The Economist's Free Exchange is a great read, and there is an excellent post today on the degree to which people overestimate the job uncertainty faced by college-educated workers:
The extent of outsourcing service industry jobs has been exaggerated. According to Mary Amiti and Shang-Jin Wei of the IMF, outsourcing of service jobs has grown, but it still makes up less than 1% of GDP. In value terms, the US imports more service jobs than it exports. Actually, the US and UK have maintained their position as the world's largest net exporters of business services.
When it comes to job stability, it is important to distinguish between people who leave a job because they found a better one, and those who lost their job. In the 1990s the rate of job separation did increase for middle income workers, but a majority of these separations were job-to-job changes. A job-to-job change means the worker went from one job directly into the next. The rate of job-to-job movements is twice the rate of moving to unemployment. Bruce Fallick and Charles Fleischman found that college-educated and middle age workers are the most likely to experience a job-to-job transition, rather than a transition into unemployment. In the 1990s the probability of older college-educated workers losing their job did increase somewhat, but these types of workers were still almost two and half times more likely to have left their job for another one, rather than being unceremoniously sacked.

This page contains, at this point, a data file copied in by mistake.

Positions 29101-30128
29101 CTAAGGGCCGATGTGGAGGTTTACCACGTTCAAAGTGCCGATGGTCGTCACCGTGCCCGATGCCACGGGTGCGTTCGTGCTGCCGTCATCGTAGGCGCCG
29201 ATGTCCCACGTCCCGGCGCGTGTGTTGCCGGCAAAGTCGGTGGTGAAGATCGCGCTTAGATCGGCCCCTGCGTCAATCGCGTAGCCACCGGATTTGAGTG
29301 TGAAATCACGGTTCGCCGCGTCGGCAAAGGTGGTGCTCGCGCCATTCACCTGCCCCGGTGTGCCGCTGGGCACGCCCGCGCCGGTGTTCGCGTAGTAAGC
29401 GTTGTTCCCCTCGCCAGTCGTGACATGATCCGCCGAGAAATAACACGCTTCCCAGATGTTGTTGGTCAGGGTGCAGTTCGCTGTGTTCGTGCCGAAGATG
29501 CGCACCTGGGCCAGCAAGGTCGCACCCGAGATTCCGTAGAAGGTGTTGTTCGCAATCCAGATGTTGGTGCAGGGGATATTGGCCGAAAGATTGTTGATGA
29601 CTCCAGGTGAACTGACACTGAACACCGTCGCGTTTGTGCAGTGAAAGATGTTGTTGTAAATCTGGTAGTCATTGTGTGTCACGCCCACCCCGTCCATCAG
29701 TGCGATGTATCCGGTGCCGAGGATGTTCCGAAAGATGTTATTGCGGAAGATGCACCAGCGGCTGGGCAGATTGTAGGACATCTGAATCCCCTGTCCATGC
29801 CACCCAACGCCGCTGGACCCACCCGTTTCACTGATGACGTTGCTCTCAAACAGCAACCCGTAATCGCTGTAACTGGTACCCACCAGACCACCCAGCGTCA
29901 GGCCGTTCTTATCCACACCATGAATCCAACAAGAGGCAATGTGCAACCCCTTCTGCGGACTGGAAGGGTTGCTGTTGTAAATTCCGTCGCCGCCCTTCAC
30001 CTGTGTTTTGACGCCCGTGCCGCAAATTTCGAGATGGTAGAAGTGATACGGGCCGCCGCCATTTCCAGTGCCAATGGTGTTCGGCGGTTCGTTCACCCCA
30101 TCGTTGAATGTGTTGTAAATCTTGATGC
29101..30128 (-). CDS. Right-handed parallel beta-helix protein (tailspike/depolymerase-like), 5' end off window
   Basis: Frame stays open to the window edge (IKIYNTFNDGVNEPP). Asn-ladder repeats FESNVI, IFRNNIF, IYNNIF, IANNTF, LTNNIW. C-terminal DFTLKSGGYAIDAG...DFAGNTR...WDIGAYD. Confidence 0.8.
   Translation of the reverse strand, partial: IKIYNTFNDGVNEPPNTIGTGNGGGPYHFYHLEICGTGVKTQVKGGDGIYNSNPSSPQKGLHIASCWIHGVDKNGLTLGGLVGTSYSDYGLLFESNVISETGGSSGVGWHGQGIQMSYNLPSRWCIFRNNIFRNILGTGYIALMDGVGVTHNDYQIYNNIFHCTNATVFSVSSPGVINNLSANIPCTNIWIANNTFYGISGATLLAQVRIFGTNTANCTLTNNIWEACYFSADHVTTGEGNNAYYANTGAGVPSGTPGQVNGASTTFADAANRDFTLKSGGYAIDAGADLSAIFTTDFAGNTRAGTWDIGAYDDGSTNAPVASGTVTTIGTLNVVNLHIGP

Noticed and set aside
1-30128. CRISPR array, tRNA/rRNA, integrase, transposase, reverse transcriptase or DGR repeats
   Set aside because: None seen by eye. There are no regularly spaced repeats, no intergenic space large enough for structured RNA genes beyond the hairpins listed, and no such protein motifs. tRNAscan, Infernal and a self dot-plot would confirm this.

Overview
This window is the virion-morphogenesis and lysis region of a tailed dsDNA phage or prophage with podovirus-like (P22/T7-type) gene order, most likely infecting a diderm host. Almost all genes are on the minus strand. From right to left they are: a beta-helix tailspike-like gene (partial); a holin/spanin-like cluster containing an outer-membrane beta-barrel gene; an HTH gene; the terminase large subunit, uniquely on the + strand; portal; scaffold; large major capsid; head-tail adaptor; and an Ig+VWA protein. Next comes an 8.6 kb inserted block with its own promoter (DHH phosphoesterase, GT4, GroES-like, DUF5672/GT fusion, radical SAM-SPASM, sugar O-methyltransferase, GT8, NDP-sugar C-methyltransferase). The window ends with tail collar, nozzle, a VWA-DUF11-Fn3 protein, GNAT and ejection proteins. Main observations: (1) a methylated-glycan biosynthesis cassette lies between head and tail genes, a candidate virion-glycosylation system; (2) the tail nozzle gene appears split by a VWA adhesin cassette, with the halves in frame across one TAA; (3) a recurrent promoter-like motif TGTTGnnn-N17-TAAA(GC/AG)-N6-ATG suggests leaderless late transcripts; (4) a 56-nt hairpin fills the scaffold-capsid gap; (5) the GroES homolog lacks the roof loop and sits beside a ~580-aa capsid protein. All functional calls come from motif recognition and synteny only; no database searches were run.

So where's my better job?
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